University of Michigan Punished a Professor for Refusing to Write a Recommendation Letter for a Student Studying in Israel
Trying to compel this sort of speech violates the rights of professors.
John Cheney-Lippold, a tenured professor at the University of Michigan, was denied a raise and sabbatical privileges as punishment for refusing to write a letter of recommendation for a student to participate in study abroad. Cheney-Lippold had objected to the student's destination: Israel.
"Your behavior in this circumstance was inappropriate and will not be tolerated," wrote Interim Dean Elizabeth Cole in a letter to Cheney-Lippold, according to The Detroit News.
A second teacher at the university, Lucy Peterson, also declined to write a letter of recommendation for a student planning to study in Israel, according to Inside Higher Ed. It's not clear whether Peterson will face disciplinary action as well.
Peterson and Cheney-Lippold are participants in the Boycott, Divest, Sanctions (BDS) movement, a protest against Israel's mistreatment of Palestinians. Anti-discrimination law would prohibit a professor from refusing to write a letter of recommendation because of a student's ethnicity. But students who want to study in a particular country do not constitute a protected category, so the professors' actions are legal.
University of Michigan officials argue that adhering to BDS tactics is incompatible with professors' obligations to their students, Inside Higher Ed reports:
In a statement published in Michigan's University Record email this morning, Mark S. Schlissel, Michigan's president, and Martin A. Philbert, the provost, had strong words.
"Withholding letters of recommendation based on personal views does not meet our university's expectations for supporting the academic aspirations of our students. Conduct that violates this expectation and harms students will not be tolerated and will be addressed with serious consequences. Such actions interfere with our students' opportunities, violate their academic freedom and betray our university's educational mission," they wrote.
The Foundation for Individual Rights in Education's Robert Shibley thinks this is a "thorny" issue from a free speech perspective. He writes:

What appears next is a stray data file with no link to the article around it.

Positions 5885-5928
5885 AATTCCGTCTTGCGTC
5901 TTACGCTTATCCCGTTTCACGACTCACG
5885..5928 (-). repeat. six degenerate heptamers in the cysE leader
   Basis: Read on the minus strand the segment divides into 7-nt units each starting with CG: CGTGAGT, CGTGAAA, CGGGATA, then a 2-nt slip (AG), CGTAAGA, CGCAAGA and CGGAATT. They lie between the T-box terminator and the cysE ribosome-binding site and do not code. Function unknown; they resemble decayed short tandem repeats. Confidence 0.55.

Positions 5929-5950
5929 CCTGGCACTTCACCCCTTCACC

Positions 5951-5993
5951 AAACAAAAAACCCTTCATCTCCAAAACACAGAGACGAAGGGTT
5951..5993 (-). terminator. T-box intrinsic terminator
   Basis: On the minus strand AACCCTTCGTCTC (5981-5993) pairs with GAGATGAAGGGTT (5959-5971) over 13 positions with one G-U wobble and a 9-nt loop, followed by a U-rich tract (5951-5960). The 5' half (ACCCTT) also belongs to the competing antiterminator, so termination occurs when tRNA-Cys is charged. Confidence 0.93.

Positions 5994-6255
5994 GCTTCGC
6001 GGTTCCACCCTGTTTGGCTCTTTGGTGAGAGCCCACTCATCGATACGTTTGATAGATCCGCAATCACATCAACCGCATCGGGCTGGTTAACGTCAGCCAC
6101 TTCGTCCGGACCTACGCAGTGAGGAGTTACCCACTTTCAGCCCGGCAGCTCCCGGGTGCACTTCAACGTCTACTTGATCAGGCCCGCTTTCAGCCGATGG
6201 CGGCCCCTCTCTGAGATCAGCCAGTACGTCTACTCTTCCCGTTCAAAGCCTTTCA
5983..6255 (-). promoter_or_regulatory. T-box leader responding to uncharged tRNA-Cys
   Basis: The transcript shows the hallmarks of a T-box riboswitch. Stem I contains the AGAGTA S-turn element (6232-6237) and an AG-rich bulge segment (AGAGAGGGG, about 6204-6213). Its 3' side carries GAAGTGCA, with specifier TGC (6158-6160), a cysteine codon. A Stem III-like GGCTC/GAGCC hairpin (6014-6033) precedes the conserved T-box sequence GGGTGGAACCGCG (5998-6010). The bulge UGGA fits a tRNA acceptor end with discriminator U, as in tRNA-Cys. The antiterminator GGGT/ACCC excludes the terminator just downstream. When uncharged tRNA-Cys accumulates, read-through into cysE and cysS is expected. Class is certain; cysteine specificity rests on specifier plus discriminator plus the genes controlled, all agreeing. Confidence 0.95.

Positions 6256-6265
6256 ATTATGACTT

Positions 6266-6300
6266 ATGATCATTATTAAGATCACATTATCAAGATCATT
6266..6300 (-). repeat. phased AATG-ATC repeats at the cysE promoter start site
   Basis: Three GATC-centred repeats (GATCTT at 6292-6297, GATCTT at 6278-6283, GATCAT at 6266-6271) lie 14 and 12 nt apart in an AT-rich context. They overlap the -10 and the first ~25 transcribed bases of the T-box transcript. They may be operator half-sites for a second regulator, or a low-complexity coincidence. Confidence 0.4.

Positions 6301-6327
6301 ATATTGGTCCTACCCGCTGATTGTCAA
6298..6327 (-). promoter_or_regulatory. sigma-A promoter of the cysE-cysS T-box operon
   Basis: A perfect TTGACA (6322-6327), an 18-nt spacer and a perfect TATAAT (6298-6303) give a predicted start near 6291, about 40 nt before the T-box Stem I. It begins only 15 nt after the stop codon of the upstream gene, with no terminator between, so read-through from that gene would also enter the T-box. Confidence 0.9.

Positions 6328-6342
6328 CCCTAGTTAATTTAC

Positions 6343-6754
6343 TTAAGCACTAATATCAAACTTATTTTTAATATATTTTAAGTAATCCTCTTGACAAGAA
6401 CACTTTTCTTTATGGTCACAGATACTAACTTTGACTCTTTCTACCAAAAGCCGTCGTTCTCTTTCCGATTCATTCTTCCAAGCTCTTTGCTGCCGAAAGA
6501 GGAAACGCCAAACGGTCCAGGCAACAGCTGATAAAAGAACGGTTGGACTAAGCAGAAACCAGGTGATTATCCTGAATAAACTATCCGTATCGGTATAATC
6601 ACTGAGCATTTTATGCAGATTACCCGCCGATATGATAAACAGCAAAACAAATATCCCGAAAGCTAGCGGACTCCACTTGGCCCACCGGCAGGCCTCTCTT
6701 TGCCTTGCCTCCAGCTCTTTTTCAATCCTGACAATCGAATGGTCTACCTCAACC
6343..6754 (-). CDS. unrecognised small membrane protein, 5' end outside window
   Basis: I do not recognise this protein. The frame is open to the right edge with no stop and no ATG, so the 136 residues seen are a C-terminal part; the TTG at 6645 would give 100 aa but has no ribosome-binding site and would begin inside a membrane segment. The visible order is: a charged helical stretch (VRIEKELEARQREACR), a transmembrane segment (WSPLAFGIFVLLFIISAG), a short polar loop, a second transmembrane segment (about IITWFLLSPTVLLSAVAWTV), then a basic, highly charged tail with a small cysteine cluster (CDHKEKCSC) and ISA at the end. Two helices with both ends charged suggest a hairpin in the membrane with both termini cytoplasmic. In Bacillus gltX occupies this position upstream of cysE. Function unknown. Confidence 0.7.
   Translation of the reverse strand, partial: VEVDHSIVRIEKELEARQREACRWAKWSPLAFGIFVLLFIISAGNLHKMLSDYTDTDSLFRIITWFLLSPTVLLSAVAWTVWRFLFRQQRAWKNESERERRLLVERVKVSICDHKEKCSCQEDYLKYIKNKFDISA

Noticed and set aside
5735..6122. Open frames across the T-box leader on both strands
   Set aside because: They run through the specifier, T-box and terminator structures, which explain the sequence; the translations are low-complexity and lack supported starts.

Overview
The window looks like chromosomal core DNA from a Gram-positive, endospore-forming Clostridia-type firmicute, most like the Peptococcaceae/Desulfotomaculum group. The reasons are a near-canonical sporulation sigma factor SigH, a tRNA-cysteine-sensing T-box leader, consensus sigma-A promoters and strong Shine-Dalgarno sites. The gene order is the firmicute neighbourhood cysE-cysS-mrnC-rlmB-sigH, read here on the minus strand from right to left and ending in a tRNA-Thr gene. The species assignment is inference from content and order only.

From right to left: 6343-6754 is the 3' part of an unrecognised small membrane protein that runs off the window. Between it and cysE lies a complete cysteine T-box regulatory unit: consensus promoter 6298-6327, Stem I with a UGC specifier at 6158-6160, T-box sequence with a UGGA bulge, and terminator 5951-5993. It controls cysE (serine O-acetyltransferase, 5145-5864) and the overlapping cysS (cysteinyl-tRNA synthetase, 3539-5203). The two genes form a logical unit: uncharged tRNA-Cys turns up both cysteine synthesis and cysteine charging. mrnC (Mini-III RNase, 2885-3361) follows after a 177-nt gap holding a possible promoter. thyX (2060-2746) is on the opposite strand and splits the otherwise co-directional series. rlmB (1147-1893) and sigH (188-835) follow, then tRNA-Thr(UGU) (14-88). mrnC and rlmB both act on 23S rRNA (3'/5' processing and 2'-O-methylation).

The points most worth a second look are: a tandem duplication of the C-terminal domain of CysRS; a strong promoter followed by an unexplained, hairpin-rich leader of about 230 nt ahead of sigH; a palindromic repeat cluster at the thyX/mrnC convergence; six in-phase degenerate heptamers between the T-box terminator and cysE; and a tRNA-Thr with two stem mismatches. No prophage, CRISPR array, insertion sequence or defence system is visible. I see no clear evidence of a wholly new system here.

As always, FIRE takes no position on the main issues that underlie the Israeli-Palestinian conflict. However, FIRE has long been concerned about the effects that the effort to academically boycott institutions in Israel cannot help but have on academic freedom for students and faculty members right here in the United States.…
While the immediate negative effect on students denied recommendations is easy to see, this type of application of the boycott movement risks doing serious, though less obvious, damage to faculty freedom of speech, including the right not to speak. Faculty recommendation letters are, of course, a type of speech. (They are, after all, letters.) Whether or not to write them on behalf of a particular student is also traditionally, and necessarily, left to the discretion of the individual faculty member, as it would be entirely nonsensical to require faculty members to write recommendation letters for students they simply can't or don't recommend. Yes, writing such letters is an expected part of the job, but generally speaking, no student has a "right" to a recommendation letter.
I tend to think academic freedom means that professors should be able to write and say what they think, even if what they think is offensive to some students. A letter of recommendation is a kind of speech: an endorsement of the student for whom it is written. If a university is obligating professors to write these letters against their will, they are essentially forcing the professors to engage in compelled speech.
It's easy to see how this could cause problems. Would a pro-life professor have to write a letter of recommendation for a student taking a job at Planned Parenthood? Should a gay professor be forced to recommend a student seeking a transfer to a conservative religious college? What if the professor's objections aren't political? Is it permissible to deny a letter to a student who wants to visit a particularly dangerous or unstable country?
It seems the best policy here is to leave these decisions in the hands of the faculty. I'm not a supporter of the BDS movement—I tend to think boycotts are hypocritical—but I would be hard-pressed to say that professors who object to Israel's policies should be forced to violate their consciences in order to keep their jobs. Anyone who has a problem with these professors' anti-Israel stances should feel free to criticize them, but disciplinary measures are unwarranted and a threat to the faculty's free speech rights.